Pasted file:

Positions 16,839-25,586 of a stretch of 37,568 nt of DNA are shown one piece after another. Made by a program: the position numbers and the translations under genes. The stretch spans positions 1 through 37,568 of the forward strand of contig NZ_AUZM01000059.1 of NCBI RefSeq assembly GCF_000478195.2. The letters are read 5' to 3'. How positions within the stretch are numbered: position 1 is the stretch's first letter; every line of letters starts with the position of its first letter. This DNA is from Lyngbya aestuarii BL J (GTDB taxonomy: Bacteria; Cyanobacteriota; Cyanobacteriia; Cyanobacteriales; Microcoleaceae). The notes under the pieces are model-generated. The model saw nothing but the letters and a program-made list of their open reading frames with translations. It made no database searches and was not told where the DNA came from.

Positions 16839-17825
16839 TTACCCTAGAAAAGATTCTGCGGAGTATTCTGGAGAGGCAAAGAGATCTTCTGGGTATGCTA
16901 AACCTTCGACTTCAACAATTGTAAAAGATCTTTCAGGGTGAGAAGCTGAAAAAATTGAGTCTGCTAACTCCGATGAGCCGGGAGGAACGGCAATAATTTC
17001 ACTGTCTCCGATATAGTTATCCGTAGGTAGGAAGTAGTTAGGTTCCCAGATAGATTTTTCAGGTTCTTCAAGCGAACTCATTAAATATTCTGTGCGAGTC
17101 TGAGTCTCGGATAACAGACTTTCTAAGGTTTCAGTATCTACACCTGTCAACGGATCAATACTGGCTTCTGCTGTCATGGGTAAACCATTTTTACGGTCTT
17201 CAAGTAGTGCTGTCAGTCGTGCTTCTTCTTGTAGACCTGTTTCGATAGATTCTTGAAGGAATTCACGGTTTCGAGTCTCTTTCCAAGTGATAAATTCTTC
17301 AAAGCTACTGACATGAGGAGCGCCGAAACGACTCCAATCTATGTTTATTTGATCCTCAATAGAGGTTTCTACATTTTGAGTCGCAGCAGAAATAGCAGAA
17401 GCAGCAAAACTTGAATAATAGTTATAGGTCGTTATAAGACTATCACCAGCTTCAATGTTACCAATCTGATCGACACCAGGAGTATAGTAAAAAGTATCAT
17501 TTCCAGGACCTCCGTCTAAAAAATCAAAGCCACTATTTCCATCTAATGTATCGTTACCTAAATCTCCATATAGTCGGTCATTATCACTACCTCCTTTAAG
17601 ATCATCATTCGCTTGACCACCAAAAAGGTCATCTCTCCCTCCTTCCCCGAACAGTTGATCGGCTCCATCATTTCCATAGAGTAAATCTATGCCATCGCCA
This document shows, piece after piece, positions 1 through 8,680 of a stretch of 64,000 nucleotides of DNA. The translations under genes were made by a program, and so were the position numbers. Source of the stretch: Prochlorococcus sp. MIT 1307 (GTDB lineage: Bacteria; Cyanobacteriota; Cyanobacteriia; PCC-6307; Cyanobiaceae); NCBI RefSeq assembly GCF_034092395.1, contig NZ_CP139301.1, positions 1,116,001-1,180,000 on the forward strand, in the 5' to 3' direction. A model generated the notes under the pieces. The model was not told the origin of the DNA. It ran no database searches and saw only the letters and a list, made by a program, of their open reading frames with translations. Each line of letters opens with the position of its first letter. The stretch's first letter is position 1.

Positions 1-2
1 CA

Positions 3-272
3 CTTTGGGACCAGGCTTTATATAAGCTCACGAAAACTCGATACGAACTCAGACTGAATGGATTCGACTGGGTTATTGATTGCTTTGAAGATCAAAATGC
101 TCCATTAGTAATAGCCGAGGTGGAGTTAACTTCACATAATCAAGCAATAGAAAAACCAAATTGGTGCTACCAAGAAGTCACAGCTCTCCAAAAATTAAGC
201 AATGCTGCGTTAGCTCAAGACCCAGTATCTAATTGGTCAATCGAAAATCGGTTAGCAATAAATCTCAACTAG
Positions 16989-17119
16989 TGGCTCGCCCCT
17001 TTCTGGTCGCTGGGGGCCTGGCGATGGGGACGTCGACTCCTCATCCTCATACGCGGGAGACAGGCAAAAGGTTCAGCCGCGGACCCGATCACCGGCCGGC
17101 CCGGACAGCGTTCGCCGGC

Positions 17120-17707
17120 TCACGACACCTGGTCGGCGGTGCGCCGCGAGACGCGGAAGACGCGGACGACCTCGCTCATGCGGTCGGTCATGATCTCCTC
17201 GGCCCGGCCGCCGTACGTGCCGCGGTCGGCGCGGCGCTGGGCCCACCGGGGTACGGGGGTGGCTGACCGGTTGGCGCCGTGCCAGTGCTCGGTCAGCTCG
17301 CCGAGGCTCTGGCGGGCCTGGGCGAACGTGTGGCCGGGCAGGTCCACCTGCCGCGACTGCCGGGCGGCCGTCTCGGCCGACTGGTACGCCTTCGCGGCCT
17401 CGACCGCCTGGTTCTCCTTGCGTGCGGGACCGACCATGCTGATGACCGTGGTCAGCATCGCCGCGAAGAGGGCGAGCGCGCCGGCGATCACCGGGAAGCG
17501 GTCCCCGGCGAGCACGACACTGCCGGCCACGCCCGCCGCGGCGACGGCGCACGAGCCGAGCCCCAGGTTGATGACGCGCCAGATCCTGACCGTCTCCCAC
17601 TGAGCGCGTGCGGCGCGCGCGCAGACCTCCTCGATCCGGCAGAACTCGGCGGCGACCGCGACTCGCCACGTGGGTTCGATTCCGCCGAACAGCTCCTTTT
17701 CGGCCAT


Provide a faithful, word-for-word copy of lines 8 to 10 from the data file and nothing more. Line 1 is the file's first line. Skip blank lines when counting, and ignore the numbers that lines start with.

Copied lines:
17301 AAAGCTACTGACATGAGGAGCGCCGAAACGACTCCAATCTATGTTTATTTGATCCTCAATAGAGGTTTCTACATTTTGAGTCGCAGCAGAAATAGCAGAA
17401 GCAGCAAAACTTGAATAATAGTTATAGGTCGTTATAAGACTATCACCAGCTTCAATGTTACCAATCTGATCGACACCAGGAGTATAGTAAAAAGTATCAT
17501 TTCCAGGACCTCCGTCTAAAAAATCAAAGCCACTATTTCCATCTAATGTATCGTTACCTAAATCTCCATATAGTCGGTCATTATCACTACCTCCTTTAAG